South Africa

AGE OF ANARCHY

Parliament to discuss police response and role of private security industry during looting

A member of a private security company returns to his colleagues after pushing back protesters in Jeppestown, Johannesburg, on 12 July 2021. (Photo: Shiraaz Mohamed)

‘All registered businesses are (or ought to be) aware of the law regarding the possession and use of firearms,’ says Psira, the governing body for the private security industry. This comes as videos on social media show supposed private security personnel shooting people during the looting spree that rocked South Africa.

The parliamentary oversight committee on police will meet on Friday to discuss the looting and violence in KwaZulu-Natal and Gauteng. The committee chairperson, Tina Joematt-Pettersson, said the meeting would deal primarily with the police response to the ongoing violence. However, it is expected that “the role played by the private security industry as well as the South African National Defence Force will also be discussed”. 

Joematt-Pettersson was responding to questions posed by Daily Maverick over the role of private security firms during the unrest, which started last week following the incarceration of former president Jacob Zuma. 

Videos, voice clips and images on social media show private security firms shooting at people and blockading entrances to suburbs. In one such widely circulated video, people in a van are seen shouting at people to get inside their homes, and then shooting. A security company’s name is visible, but it is not known if the people are registered security personnel, if they were on duty at the time or what their mandates were. 

When Daily Maverick looked up the company’s details on the security industry regulatory body, the Private Security Industry Regulatory Authority (Psira) database, our search ran dry – the company was not registered. The company does not have a social media presence and its phone number just switched off without ringing. A cellphone number provided for the company was answered, but the person who responded had never heard of the company.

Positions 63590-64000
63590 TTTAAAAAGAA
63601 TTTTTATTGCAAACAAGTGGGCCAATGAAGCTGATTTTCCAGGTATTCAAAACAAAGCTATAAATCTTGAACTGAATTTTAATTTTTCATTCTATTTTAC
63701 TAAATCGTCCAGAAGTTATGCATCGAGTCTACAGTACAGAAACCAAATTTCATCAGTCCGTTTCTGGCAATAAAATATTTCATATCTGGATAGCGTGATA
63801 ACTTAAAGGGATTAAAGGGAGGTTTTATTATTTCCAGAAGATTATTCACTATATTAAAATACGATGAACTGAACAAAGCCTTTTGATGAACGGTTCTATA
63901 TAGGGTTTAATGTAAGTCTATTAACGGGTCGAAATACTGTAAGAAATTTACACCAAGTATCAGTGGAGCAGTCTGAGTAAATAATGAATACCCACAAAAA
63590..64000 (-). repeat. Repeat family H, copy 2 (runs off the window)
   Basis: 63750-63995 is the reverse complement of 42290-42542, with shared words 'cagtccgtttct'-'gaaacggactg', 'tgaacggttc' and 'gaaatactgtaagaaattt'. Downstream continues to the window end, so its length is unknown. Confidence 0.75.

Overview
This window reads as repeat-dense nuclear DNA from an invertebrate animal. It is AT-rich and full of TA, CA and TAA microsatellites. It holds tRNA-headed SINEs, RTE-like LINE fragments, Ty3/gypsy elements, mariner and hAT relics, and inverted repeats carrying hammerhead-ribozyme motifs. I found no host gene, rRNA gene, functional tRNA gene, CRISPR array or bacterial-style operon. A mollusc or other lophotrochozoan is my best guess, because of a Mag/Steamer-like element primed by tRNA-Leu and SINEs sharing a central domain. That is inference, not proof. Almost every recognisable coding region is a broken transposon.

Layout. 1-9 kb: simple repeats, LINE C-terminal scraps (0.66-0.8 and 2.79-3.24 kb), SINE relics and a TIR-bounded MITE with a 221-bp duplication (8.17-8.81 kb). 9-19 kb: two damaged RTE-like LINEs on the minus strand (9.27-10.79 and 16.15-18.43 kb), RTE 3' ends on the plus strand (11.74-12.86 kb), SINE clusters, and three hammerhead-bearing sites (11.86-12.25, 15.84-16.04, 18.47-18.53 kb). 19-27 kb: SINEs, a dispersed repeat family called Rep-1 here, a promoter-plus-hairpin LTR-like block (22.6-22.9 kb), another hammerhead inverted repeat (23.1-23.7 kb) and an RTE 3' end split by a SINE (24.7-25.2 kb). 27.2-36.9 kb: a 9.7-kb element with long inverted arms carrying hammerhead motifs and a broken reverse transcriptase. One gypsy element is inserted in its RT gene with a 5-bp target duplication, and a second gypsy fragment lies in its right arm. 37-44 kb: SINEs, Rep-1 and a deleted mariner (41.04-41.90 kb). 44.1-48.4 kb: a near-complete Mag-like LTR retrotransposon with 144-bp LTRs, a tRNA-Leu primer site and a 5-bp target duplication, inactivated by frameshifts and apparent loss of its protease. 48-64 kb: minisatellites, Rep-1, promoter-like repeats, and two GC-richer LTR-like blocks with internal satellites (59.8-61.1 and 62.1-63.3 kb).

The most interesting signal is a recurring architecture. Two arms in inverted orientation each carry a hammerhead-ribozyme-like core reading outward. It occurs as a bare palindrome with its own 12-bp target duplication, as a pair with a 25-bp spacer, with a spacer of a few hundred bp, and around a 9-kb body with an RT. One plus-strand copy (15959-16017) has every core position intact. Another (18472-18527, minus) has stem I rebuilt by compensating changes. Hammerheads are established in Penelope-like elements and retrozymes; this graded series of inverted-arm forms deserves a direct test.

In response to questions around such videos, Joemat-Pettersson said: “Because of the nature of events over the past few days there has been high  circulation of incidents on social media platforms which need to be verified  before we are able to comment.” 

In addition, she said, “The general adherence to the rule of  law and code of conduct that governs the private security industry is expected at all times.” 

Daily Maverick approached Psira for comment on the role of private security, especially with images circulating of companies aligned to Psira “defending” clients and communities against those deemed looters. 

Psira replied by email: “The law is clear on the possession and use of firearms in South Africa. The Firearms Control Act provides the blueprint on the possession and use of firearms.” 

When asked by Daily Maverick if Psira had met with security companies in Gauteng and KwaZulu Natal about the ongoing violence, Psira said: “Certainly not in the last few days. However, compliance fora are held from time to time to discuss issues of compliance, including the use of firearms by private security providers. All registered businesses are (or ought to be) aware of the law regarding the possession and use of firearms.

“Our recommendation is that the law must be complied with. As a creature of statute, Psira cannot go beyond that. South Africa is a democracy that has the rule of law… compliance with the law is what we preach.”

The South African Police Service commended the role played by the private security industry. 

“The Ministry is pleased that engagements with the private security industry have been escalated to improve coordination while managing the unrest,” read a statement issued by the police on Thursday morning. DM

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  • I would expect that a critically important committee such as the oversight committee for police would only contain individuals who are absolutely above reproach…

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